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 Putin may end up facing exactly what he has railed against - a NATO more firmly parked on Russia’s borders, - New York Times

President Vladimir Putin of Russia is not veering from the mythology he created to explain away the crisis over Ukraine. It is one that wholly blames the West for provoking a new Cold War and insists that international sanctions have not grievously wounded his country’s flagging economy.

He told the story again on Friday at a business forum whose purpose was to give weight to that fantasy. It drew at least 24 chief executives of Western companies, some of whom attended even though their governments had urged them not to, Censor.NET reports citing the article in the New York Times.

Despite Mr. Putin's skill at using foreign executives as props, he is looking more desperate than confident that he will win the confrontation with the West.

It will be a big setback for Mr. Putin if, as expected, European Union foreign ministers formally extend sanctions on Russia by six months when they meet this week in Luxembourg. Ever since Russia's 2014 annexation of Crimea forced NATO and the European Union to react, he has worked to split the trans-Atlantic alliance, and some believe its collapse is his real goal.

Read more: Sanctions reinforce Putin's narrative that Russia is the victim of a Western or Anglo-Saxon plot, Soros says

The Europeans are indeed divided over the extent to which Russia, with its huge oil and gas resources, should be isolated, but Mr. Putin's aggression so far has ensured their unity when it counts. In addition to extending existing sanctions, the allies have prepared a new round of sanctions that could be imposed if Russian-backed separatists seized more territory in Ukraine.

In the meantime, Belgium and France last week began to seize Russian assets in their countries, to enforce a 2014 international arbitration court order for Moscow to pay shareholders of the Yukos oil company $50 billion in compensation after Russian officials forced it into bankruptcy.

Although Mr. Putin insisted on Friday that Russia had found the "inner strength" to weather sanctions and a drop in oil prices, investment has slowed, capital has fled the country and the economy has been sliding into recession. Even the business forum was not all that it seemed: The heads of many Western companies stayed away for a second year.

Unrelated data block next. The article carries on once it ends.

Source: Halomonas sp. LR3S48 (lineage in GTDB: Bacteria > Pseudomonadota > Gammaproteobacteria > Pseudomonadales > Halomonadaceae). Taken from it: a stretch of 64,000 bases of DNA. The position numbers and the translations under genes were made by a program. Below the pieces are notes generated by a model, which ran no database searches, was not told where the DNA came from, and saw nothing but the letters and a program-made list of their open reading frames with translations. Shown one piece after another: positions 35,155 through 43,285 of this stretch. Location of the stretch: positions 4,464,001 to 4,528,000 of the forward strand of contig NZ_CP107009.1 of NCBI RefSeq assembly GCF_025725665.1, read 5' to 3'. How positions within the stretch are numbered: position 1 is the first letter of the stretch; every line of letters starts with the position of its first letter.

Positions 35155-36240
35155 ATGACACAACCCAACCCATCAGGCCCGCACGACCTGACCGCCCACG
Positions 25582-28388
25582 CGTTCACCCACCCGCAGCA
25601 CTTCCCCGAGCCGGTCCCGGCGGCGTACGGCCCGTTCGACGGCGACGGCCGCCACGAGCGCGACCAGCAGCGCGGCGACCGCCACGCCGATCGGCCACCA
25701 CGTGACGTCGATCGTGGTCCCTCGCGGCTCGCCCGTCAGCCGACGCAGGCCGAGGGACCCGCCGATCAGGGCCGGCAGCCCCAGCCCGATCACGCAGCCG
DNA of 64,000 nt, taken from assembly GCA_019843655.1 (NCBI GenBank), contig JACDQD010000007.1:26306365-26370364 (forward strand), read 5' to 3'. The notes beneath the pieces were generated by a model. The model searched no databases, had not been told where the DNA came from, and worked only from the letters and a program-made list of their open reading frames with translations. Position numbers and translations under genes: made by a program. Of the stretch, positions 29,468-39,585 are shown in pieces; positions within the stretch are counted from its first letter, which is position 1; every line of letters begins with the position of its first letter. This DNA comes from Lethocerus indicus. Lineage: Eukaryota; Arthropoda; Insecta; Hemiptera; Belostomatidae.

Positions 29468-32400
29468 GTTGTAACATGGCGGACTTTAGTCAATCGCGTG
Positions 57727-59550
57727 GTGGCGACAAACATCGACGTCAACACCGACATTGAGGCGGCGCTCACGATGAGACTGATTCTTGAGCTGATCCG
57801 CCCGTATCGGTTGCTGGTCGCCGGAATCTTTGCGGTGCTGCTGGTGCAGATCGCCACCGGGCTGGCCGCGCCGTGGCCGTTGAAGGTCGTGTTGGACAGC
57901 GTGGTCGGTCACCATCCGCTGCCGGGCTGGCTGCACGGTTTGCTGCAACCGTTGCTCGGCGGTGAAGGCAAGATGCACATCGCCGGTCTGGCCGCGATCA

One of the most alarming aspects of the crisis has been Mr. Putin's willingness to brandish nuclear weapons. His announcement on Tuesday that about 40 new intercontinental ballistic missiles would be added to the Russian arsenal was not a surprise. The United States and Russia are both spending billions of dollars to modernize their weapons. But the move further alarms NATO allies near Russia's borders and the loose talk could undermine years of efforts intended to reduce nuclear tensions and the risk of war.

Read more: Belgium seizes Russian state assets, presumably in Yukos lawsiut, - media

The United States and Europe have largely been measured in their response to the crisis. They need to stay measured and focused on diplomacy, always making it clear that the confrontation could end if Mr. Putin withdrew his troops and weapons from Ukraine and instructed Russian-backed separatists to observe the Minsk cease-fire agreement that both sides have routinely violated.

Given Mr. Putin's aggressive behavior, including pouring troops and weapons into Kaliningrad, a Russian city located between NATO members Lithuania and Poland, the allies have begun taking their own military steps. In recent months, NATO approved a rapid-reaction force in case an ally needs to be defended. It also pre-positioned some weapons in front-line countries, is rotating troops there and is conducting many more exercises. There are also plans to store battle tanks and other heavy weapons in several Baltic and Eastern European countries.

If he is not careful, Mr. Putin may end up facing exactly what he has railed against - a NATO more firmly parked on Russia's borders - not because the alliance wanted to go in that direction, but because Russian behavior left it little choice. That is neither in Russia's interest, nor the West's.

Read more: Merkel and Hollande consider progress in resolving Ukrainian crisis 'insufficient' - Media

 
 
 
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